02/12/14 2:02pm
02/12/2014 2:02 PM
RACHEL YOUNG PHOTO | Bean and Bagel co-owner Joanne Leibold at the Calverton restaurant Wednesday morning.

RACHEL YOUNG PHOTO | Bean and Bagel co-owner Joanne Leibold at the Calverton restaurant Wednesday morning.

Warning: don’t be fooled by the name ‘Bean N’ Bagel Café.’

Though the eatery on Route 25 in Calverton currently offers a variety of foods well beyond those in the restaurant’s title, the Bean N’ Bagel will soon be offering even more: specifically, pizza.


02/11/14 2:19pm
02/11/2014 2:19 PM
RACHEL YOUNG PHOTO | North Fork Chocolate Company owner Ann Corley, right, with executive chef Steve Amaral at their Tanger Outlets location Tuesday.

North Fork Chocolate Company owner Ann Corley, right, with executive chef Steve Amaral at their Tanger Outlets location Tuesday. (Rachel Young photo)

North Fork Chocolate Company’s temporary lease at the Tanger Outlets food court in Riverhead expires this month, owner Ann Corley said Tuesday, but the Calverton-based artisanal sweets manufacturer has no plans to leave the mall altogether. (more…)

12/13/13 10:47am
12/13/2013 10:47 AM
BARBARAELLEN KOCH PHOTO | The opening of Buffalo Wild Wings has been delayed.

BARBARAELLEN KOCH PHOTO | The opening of Buffalo Wild Wings has been delayed.

Buffalo Wild Wings didn’t open Dec. 9 as planned — and the restaurant’s general manager, Andrew Schuett, said Friday morning he doesn’t know when it will.

“At the moment we don’t have an opening date,” he said. “We’re fully functional; we’re just waiting for the ‘OK’ [from the landlord].”

Mr. Schuett declined further comment.

Despite not opening on schedule, Mr. Schuett did hand out vouchers on Monday morning as the restaurant had planned, entitling a number of customers who lined up early to six free wings a week for an entire year.

A popular casual eatery with headquarters in Minneapolis and locations across Long Island, the Riverhead Buffalo Wild Wings is located in a shopping center just east of Riverhead Raceway. The plaza is also home to a recently-opened Dick’s Sporting Goods, Five Below and Christmas Tree Shops. Starbucks, Aldi and The Vitamin Shoppe — all located in the same shopping center — are scheduled to open in the next few months.


12/02/13 9:00am
12/02/2013 9:00 AM
RACHEL YOUNG PHOTO | Stephen Prisco, the new owner of Wine Country Delicatessen and Caterers in Calverton.

RACHEL YOUNG PHOTO | Stephen Prisco, the new owner of Wine Country Delicatessen and Caterers in Calverton.

Location, location, location. Three delis in the Calverton-Wading River area have new owners and all of them say their locations have a lot to offer in the way of business opportunity.

“You’d have to be living under a rock to not know that there’s a lot going on in downtown Riverhead,” said Stephen Prisco, the new owner of Wine Country Delicatessen and Caterers in Calverton. Before Mr. Prisco took over in October, the deli, which sits on Middle Country Road across from Riverhead Charter School, was known as Farm View Deli.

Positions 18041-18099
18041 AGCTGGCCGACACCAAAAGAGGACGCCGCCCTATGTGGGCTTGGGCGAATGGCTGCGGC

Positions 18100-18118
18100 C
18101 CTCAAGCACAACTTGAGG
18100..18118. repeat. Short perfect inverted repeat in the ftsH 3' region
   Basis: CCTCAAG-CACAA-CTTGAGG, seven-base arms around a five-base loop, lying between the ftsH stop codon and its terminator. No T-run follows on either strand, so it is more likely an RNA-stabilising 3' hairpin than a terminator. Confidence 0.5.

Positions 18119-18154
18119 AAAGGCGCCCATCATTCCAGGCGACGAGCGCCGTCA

“I’m assuming there’s going to be a lot of traffic on this road in the coming years,” he said.  “It seems to be an up-and-coming area.”

Mr. Prisco, of Manorville, has decades of deli experience and also owns Mastic Sports Deli and Caterers. He operates the new venture with his daughter, Kristina, who said they have added catering services.

“We’re a family business,” Mr. Prisco said.

RACHEL YOUNG PHOTO | Adam Nedvin, the new owner of Wading River Delicatessen on Route 25A.

RACHEL YOUNG PHOTO | Adam Nedvin, the new owner of Wading River Delicatessen on Route 25A.

Just a few miles away, Adam Nedvin is settling into his new role as co-owner of Wading River Deli, located in a busy Route 25A shopping center.

“Business is great,” Mr. Nedvin said while fulfilling lunch orders on a recent weekday afternoon. “It has a great clientele. People have been coming here forever.”

An Allstate Insurance agent, Mr. Nedvin, also of Manorville, has owned the deli with his brother-in-law, Thomas Rae, since the end of August.

“I’ve been coming here for years and thought it was a great opportunity,” Mr. Nedvin said, adding that he and Mr. Rae, who owned a deli a number of years ago, “found out it was for sale and took a chance.”

As co-owners, Mr. Nedvin and Mr. Rae have upgraded the deli’s look with granite countertops and new signs.

“We’re just trying to renovate it a little, bring it up-to-date,” Mr. Nedvin said. The menu at Wading River Deli will also be expanded.

“We’re going to have more specialty sandwiches and homemade salads,” Mr. Rae said, adding that nothing will be cut from the existing offerings. “We also have a brand new catering menu coming out.”

The theme of change continues at Angelo’s Bakery Pizza in Wading River, where Andrew Anker assumed ownership only a couple of weeks ago.